Click by Bill Tancer

On a tip from a colleague I recently read "Click" by Bill Tancer, and must say it belongs on every data-driven marketer's shelf. Though many of the case studies therein are of how large amounts of data can be used to "predict" (read: arbitrage) some pretty large things, such as forecasting...

  • Winners of reality show competitions
  • Tipping points in musicians' careers
  • Market share trade-offs between social networks

...there are a lot of other examples of how smaller, more tactical and hence perhaps more readily-actionable things can be done to both monitor and mold marketplaces (including planning and optimizing strategies and campaigns).

Some of the juicier bits:

If I could place my vote for Web 3.0, the need I see created by the consumer-generated content coming from Web 2.0 is a method to filter all of that information for a similarity of viewpoint, reputation and accuracy. Until that occurs, all of this content faces the prospect of becoming a collection of noise that we may not bother to rely on in the future.

We had great success at directionally predicting company revenues. While the results were in no way definitive, any edge that a trader can get in guessing the market's direction on a specific issue can be an extremely valuable tool.

...while Innovators might appear to be the target for a marketer's interest, it's the Early Adopters who have proven to be the catalyst by which a new product moves from being an exciting innovation to dominating the market by achieving mainstream adoption.

Perfect information is a theory; the true state of perfect information is unattainable in real life.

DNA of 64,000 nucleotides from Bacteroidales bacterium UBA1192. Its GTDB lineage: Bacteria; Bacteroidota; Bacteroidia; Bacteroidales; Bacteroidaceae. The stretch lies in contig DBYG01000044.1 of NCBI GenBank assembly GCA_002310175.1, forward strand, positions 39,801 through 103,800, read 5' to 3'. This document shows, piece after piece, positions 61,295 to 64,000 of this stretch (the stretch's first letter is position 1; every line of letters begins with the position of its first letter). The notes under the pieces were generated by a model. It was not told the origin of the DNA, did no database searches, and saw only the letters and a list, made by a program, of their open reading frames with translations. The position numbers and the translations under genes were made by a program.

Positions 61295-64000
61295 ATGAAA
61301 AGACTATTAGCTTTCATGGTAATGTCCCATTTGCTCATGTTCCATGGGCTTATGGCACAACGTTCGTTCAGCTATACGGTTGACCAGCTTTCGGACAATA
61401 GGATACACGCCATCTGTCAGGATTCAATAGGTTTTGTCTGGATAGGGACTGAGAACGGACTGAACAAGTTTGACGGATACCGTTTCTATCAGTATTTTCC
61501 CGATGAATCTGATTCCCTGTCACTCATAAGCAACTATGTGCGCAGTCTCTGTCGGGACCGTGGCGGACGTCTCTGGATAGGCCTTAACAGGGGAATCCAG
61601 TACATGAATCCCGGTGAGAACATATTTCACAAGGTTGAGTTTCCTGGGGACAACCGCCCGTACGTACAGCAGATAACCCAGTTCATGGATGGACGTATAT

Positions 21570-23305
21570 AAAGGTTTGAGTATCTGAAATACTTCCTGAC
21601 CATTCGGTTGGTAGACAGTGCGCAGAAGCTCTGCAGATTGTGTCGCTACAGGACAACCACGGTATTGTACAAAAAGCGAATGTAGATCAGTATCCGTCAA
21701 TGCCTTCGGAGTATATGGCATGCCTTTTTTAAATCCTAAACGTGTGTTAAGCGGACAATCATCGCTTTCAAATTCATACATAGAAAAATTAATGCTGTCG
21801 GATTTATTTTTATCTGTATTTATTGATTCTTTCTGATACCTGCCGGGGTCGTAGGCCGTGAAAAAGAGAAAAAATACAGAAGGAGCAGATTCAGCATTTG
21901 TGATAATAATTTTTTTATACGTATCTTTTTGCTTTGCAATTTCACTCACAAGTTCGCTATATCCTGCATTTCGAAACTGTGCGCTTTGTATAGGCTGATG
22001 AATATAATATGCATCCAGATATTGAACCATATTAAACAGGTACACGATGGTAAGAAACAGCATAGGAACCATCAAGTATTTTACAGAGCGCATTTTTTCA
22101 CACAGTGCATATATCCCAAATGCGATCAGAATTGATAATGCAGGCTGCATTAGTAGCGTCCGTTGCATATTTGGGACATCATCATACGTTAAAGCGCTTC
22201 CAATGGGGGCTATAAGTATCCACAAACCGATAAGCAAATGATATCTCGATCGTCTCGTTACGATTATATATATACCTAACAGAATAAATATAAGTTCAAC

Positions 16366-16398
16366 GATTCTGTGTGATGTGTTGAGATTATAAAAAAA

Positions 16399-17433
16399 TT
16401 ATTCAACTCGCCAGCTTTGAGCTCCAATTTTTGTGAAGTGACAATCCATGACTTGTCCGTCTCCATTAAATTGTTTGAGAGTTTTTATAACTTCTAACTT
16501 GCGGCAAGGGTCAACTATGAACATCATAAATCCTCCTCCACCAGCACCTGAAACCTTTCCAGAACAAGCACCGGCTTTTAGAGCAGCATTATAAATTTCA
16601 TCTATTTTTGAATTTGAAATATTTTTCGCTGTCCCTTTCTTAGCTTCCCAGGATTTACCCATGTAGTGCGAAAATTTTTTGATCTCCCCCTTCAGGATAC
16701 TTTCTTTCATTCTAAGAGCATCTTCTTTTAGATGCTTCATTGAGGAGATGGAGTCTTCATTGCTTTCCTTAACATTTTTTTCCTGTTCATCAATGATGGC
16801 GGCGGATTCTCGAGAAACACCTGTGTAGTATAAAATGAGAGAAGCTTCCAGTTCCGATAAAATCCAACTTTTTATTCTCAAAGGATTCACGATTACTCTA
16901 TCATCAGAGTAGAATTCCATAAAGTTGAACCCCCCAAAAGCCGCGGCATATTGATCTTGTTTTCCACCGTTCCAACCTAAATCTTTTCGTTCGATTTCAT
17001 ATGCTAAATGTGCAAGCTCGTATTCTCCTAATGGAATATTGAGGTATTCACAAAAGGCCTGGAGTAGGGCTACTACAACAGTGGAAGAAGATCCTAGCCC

Isn't this technology, which has so much potential to bring us together as a society by improving our communication, in some cases actually isolating us?

My only peeve if any, is a minor detail in the writing style. It's written such that each chapter literally closes with a segue into the next. After the first couple chapters the predictability of that becomes a bit of a distraction. No doubt there was a reason for that, though. I'd wager it was to position the book as one that might be a single-sitting read. Personally, I don't like to read anything that's a real book in a single sitting. I'm more likely to pick it up on and off over a period of days, weeks or even months, taking however much time I have for it to really absorb its content.

Anyway, the other important thing to note in advance is of course that the book serves significantly as a promotional piece for Hitwise. That's not at all its main purpose I believe, but it's important to keep in mind. I don't think running out and grabbing a Hitwise license goes hand-in-hand with loving this book, but the book itself does help illustrate very well how Hitwise can and should be used by firms who invest diligently in online analytics (and the people who know how to think about it).

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